"Investigation has shown that an isolated extremist fundamentalist group made up of four people carried out an attack against the former building of the United Nations at Mazzih" in the west of the Syrian capital, the official SANA news agency said, quoting a ministry official. 

"Two other Syrians helped this group to prepare the criminal attack," the official added. 

Security forces arrested two men, Ahmad Shalash Hasan and Ezz Husain al-Husain, and killed two others, the official said. 

A woman passerby and a policeman were killed in the gunbattle and three people, two of whom were police, were wounded. 

One of those arrested, Hasan, said on Syrian television on Saturday the group was motivated to carry out the attack by "the blatant aggression by Israel and the United States and other infidel powers against Muslims in Palestine and Iraq."

'Explosive charge'

The official, who asked not to be named, said "the same group, on 27 April, set fire to the public finance offices at Quneitra, some 60kms, southwest of Damascus, by using an explosive charge." 

"Investigation has shown that an isolated extremist fundamentalist group made up of four people carried out an attack against the former building of the United Nations at Mazzih"

Syrian ministry official

He claimed the attack was to cover up embezzlement of public funds by Aymam Shlash, an official there, who had stolen "more than 10 million Syrian pounds (about 200,000 US dollars)."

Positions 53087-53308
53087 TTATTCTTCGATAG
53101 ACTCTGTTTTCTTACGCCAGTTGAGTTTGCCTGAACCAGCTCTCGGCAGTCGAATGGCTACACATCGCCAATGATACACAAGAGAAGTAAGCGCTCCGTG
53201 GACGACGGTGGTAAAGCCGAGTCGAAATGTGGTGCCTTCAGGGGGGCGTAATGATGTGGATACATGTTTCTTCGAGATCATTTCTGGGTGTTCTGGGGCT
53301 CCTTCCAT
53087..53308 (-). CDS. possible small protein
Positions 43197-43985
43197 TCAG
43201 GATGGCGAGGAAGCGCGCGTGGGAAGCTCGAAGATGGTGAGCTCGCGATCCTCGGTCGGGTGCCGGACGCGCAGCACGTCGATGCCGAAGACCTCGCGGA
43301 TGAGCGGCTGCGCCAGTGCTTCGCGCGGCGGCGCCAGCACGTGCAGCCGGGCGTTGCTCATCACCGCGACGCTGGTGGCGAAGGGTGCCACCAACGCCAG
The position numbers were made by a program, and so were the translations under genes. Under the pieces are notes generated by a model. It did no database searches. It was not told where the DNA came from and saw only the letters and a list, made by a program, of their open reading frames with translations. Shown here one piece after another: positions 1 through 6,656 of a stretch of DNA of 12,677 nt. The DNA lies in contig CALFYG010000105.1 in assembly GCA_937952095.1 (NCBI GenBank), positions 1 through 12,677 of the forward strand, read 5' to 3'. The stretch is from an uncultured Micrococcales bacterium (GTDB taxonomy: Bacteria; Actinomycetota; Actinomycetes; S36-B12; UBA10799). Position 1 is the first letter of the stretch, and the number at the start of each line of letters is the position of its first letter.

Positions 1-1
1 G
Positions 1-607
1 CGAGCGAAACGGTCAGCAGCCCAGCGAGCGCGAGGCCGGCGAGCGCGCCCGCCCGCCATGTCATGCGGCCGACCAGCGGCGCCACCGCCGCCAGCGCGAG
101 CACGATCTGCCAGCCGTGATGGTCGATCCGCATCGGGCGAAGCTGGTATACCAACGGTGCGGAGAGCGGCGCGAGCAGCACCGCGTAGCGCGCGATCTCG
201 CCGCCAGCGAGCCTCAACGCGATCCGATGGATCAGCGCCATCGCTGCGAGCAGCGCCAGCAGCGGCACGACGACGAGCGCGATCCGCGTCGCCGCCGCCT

Arms and explosives were later seized in two areas south of Damascus. 

The official said the perpetrators and their accomplices had been put on trial and that the interior ministry would deal with any act aiming to undermine the security of citizens and stability of Syria. 

On 3 May,  a group calling itself the "Martyr Adib al-Kilani
Group", claimed responsibility for the attack, saying it targeted "senior officers and officials of the sectarian regime which carried out the most horrible massacres" in Hama, the town bombed in 1982 by the Syrian military to crush a Muslim Brotherhood uprising. 

A vacant basement of the building targeted in the Damascus bomb attack in April belonged to Rifaat al-Asad, a disgraced uncle of President Bashar al-Asad who was in charge of security forces which suppressed the Hama revolt.